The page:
American Alpine Jounrna and Accidents in North American Climbing

Walter Sherman Gifford, Jr., 1917-1944

  • In Memoriam
  • Climb Year:
  • Publication Year: 1947



Walter Sherman Gifford, Jr., was born on 15 December 1917 at Washington, D. C. He was educated at Buckley School, New York City; The Fessenden School, West Newton, Mass., where he made a record by being the head of the school for three successive years, and was one of the editors of the Albemarle, the school paper; Phillips Exeter Academy, where he was a member of Cum Laude Society and graduated with honors in 1935; and Harvard, where he graduated cum laude in 1939. He was president of the Harvard Monthly during his junior and senior years, and a member of Signet Society, the Harvard Mountaineering Club and the American Alpine Club.

After graduating from Harvard he went into newspaper work, joining the newspaper PM in New York as a junior writer at the time when the paper started.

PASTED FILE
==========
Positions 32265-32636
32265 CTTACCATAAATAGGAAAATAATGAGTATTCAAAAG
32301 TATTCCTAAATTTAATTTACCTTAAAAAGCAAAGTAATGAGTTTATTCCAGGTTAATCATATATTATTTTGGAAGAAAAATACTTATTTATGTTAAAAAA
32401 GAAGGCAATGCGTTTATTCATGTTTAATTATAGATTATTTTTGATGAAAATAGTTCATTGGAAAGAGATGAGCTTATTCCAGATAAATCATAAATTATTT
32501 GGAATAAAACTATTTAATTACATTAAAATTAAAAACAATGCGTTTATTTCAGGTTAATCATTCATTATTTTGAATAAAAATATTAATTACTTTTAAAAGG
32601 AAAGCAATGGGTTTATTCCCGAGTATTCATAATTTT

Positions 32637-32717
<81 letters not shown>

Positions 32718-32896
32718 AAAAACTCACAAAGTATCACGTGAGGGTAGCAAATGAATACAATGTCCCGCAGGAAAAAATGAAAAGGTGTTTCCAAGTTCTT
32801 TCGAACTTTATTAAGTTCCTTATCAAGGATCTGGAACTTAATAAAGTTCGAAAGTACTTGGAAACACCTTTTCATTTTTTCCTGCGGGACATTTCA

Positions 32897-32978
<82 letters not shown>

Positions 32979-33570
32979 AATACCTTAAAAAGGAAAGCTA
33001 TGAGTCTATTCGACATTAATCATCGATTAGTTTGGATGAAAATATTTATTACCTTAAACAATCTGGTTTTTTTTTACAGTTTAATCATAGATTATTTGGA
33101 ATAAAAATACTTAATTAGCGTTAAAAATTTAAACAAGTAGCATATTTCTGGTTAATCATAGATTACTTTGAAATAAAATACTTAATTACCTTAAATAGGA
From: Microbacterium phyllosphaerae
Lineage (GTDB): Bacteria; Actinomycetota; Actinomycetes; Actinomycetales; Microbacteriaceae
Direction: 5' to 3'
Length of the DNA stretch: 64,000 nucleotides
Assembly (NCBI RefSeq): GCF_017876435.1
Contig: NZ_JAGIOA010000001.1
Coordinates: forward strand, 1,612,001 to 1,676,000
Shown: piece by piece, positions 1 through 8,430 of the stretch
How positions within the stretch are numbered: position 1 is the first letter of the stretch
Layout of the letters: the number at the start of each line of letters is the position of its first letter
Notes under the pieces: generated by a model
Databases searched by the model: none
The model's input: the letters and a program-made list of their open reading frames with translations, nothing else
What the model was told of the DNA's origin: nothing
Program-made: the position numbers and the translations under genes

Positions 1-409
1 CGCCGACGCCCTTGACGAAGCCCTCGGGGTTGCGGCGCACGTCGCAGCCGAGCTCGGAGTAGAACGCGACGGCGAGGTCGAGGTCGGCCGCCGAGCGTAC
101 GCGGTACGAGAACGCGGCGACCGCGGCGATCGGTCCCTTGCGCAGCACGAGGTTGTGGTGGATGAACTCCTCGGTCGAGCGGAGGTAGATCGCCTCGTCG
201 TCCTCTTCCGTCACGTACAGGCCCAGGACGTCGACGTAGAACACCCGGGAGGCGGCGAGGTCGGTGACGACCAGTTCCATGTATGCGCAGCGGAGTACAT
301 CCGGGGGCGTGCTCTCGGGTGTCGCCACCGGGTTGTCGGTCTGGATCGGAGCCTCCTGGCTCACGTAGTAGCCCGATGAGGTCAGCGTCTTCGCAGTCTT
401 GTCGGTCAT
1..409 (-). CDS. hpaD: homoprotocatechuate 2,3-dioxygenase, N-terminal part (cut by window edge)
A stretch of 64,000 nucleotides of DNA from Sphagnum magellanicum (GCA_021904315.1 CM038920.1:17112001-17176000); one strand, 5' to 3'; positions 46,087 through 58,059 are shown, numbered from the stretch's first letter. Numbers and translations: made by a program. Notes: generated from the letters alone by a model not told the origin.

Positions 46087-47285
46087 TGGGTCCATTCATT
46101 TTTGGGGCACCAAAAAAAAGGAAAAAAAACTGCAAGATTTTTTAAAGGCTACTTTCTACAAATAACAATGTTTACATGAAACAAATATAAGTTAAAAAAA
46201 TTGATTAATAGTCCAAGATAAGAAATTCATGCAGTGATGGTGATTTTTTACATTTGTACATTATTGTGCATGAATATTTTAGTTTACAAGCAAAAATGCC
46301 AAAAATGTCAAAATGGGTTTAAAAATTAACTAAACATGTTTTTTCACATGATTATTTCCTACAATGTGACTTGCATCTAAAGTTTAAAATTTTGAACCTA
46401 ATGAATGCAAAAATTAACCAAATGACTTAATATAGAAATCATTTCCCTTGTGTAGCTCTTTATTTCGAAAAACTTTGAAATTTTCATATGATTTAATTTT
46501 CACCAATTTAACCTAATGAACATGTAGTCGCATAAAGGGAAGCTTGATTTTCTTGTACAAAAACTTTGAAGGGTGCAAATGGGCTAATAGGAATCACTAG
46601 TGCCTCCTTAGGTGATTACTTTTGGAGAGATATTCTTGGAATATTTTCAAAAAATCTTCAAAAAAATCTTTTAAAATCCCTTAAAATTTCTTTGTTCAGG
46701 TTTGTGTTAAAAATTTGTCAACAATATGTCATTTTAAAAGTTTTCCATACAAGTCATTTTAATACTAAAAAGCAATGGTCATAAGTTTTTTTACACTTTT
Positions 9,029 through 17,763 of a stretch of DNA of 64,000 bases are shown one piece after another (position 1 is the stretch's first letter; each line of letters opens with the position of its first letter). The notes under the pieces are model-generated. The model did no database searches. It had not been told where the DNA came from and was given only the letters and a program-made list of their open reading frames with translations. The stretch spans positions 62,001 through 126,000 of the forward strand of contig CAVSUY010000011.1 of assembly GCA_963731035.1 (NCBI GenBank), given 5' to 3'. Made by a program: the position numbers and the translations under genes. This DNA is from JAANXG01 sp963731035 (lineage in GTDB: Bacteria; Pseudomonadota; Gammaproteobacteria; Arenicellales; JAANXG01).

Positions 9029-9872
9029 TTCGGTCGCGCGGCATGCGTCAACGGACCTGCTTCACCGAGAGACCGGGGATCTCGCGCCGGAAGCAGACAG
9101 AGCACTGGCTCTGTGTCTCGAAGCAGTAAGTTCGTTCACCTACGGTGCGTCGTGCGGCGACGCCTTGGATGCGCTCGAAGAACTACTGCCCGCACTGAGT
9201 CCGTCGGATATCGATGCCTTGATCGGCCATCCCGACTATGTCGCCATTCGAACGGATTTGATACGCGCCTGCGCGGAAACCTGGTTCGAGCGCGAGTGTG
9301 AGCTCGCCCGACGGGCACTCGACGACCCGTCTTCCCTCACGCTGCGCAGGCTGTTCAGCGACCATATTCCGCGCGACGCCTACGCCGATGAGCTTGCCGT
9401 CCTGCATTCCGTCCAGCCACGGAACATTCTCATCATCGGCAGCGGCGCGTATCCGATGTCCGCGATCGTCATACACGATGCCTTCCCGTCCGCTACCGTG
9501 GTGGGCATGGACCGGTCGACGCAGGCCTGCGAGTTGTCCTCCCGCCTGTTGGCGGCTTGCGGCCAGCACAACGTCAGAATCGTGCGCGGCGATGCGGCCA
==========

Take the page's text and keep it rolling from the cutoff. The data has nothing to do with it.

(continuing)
His sports were skiing, tennis, squash, pack trips, fishing and mountaineering. As a member of the H.M.C., he went in 1938 on the Club’s expedition to the Chugach Range in Alaska. In 1939 he enjoyed climbing in the Tetons. He had a wide range of intellectual interests, and one of his particular hobbies was photography.

He entered the Navy on 2 December 1941 as Ensign, was promoted to Lieutenant (j.g.) on 1 October 1942 and became a full Lieutenant a year later. He was killed in a plane crash at Funafuti Atoll in the Pacific on 31 July 1944. He was posthumously awarded a citation by the Secretary of the Navy “for outstanding performance of duty while attached to the Division of Naval Communications, from December 19, 1941 to July 31, 1944. Carrying out his important work with skill and initiative, Lieutenant Gifford rendered invaluable assistance in fulfilling the obligations of the Division of Naval Communications throughout a critical period in the history of our country. By his professional ability and devotion to the completion of an exacting assignment, he contributed to the prosecution of the war and upheld the highest traditions of the United States Naval Service.”

W. S. G.

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